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Cat Herder

Telegraph - Why House Prices Must Fall By 28 Per Cent

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Good to see this in the mainstream media......

"A trivial increase in house prices this month has prompted speculation that the market may be stalling but prices would have to fall by 28 per cent from their current level to become affordable for first-time buyers.

Nationwide, Britain’s biggest building society, calculates that average house prices edged up by 0.1 per cent in June to stand about 3 per cent higher than they did at the start of the year. While the headline figure attracts most attention, Nationwide also measures affordability by measuring house prices as a multiple of gross or pre-tax earnings.

On that basis, housing remains far more expensive than the long term average. For example, Nationwide’s first-time buyers’ price/earnings ratio increased from 4.4 in the first quarter of this year to 4.6 in the second quarter.

In other words, the average first-time buyer now needs 4.4 years’ income before tax to buy the average first-time buyer’s home. That’s a tall order. To see just how steep it is, compare that figure with Nationwide’s average price/earnings ratio over more than the last quarter of a century of just 3.3.

So, by this measure of housing affordability, prices would have to fall by 28 per cent from the their current level to reach the long term average since 1983 for first-time buyers. While homeowners may be dismayed at the prospect of a major asset losing more than a quarter of its value, younger people might more reasonably regard such a reversion to the mean as a chance for them to escape from rented accommodation – and a good reason not to rush to buy now.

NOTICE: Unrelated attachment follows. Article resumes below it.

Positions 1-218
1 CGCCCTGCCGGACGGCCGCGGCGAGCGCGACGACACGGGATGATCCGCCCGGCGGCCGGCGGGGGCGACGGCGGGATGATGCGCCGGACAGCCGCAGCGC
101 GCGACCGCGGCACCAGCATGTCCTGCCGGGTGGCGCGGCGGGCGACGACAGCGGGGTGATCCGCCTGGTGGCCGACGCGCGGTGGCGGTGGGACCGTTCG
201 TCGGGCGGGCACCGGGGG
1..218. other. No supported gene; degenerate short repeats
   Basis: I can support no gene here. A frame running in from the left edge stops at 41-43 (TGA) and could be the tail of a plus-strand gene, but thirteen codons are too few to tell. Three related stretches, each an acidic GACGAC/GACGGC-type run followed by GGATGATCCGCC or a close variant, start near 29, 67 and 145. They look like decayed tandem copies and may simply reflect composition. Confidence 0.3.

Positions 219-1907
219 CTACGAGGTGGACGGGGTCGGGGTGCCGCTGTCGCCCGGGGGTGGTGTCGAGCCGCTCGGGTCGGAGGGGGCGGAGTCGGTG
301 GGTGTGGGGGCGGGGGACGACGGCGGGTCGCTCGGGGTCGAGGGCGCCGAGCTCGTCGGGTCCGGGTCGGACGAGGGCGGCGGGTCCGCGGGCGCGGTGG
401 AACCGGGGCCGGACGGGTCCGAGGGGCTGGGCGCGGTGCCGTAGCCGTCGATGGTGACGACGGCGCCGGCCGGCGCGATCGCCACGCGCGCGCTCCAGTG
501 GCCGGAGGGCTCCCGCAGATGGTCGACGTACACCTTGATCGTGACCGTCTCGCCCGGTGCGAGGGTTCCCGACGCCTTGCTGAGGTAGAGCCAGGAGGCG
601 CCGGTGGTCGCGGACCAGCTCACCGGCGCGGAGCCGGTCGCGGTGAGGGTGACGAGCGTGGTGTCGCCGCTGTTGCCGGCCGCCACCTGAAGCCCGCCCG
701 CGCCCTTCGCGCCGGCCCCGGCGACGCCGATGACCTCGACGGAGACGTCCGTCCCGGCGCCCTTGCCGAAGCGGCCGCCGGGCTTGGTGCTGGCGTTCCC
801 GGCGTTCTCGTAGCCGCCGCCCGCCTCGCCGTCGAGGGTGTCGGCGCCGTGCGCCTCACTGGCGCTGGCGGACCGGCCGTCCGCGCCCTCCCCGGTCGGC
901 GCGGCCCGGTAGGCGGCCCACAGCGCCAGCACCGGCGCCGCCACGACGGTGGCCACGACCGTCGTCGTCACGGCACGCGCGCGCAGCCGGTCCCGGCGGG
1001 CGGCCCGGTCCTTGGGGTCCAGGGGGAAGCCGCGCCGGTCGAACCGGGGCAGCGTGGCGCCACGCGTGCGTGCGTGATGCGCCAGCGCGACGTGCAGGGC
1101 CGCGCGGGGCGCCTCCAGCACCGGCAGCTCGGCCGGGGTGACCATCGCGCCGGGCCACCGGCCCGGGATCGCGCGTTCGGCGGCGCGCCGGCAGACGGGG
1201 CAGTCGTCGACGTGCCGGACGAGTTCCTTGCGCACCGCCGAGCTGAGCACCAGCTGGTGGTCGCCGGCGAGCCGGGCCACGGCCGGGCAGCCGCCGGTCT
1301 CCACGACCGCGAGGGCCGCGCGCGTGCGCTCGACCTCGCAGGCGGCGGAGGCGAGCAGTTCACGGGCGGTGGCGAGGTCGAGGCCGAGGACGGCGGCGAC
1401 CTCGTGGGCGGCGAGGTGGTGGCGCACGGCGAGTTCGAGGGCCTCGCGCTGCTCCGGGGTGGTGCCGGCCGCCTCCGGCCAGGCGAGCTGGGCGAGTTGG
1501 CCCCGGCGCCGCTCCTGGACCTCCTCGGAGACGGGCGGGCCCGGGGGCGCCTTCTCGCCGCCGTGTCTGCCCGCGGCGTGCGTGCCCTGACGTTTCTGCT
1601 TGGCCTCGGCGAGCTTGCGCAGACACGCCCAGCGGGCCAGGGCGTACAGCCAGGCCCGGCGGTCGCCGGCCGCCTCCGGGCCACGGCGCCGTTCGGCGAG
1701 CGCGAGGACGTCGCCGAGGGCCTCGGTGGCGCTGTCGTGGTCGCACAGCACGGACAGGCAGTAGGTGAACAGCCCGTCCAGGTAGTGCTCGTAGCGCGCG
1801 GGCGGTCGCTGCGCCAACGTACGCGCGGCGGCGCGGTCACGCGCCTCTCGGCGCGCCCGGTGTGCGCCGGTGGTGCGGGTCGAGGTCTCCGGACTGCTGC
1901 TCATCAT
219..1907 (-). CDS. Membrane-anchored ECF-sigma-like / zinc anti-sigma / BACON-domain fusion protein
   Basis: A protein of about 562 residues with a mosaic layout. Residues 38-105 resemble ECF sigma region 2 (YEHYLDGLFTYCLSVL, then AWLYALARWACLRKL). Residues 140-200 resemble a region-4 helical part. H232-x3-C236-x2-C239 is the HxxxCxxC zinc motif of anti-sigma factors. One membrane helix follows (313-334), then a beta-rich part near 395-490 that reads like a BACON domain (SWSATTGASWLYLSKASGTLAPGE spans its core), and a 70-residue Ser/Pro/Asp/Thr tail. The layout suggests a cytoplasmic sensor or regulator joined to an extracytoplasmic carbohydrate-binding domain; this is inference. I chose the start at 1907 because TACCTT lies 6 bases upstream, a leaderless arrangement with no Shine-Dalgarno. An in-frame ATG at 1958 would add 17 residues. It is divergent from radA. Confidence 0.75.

Any or all of three main factors could precipitate such a large change in house prices. Higher interest rates – now regarded as a question of ‘when’, rather than ‘if’; higher unemployment – ditto; and reduced mortgage availability; already a fact.

With inflation running well above Bank of England targets, however it is measured, and the coalition government determined to cut spending to reduce deficits, the only real question is whether higher interest rates or rising unemployment will be first to burst the housing bubble.

Housing analyst John Wriglesworth of the Wriglesworth Consultancy said: “First-time buyers who decide to proceed at present face a double difficulty of having to find higher income multiples than have been regarded as reasonably affordable in the past and being required to produce higher deposits if they want to fulfill their housing aspirations.”

As pointed out in this space before, it might be wiser for prospective first-time buyers to wait before they buy and save a bigger deposit while prices fall."


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  • 399 Brexit, House prices and Summer 2020

    1. 1. Including the effects Brexit, where do you think average UK house prices will be relative to now in June 2020?

      • down 5% +
      • down 2.5%
      • Even
      • up 2.5%
      • up 5%

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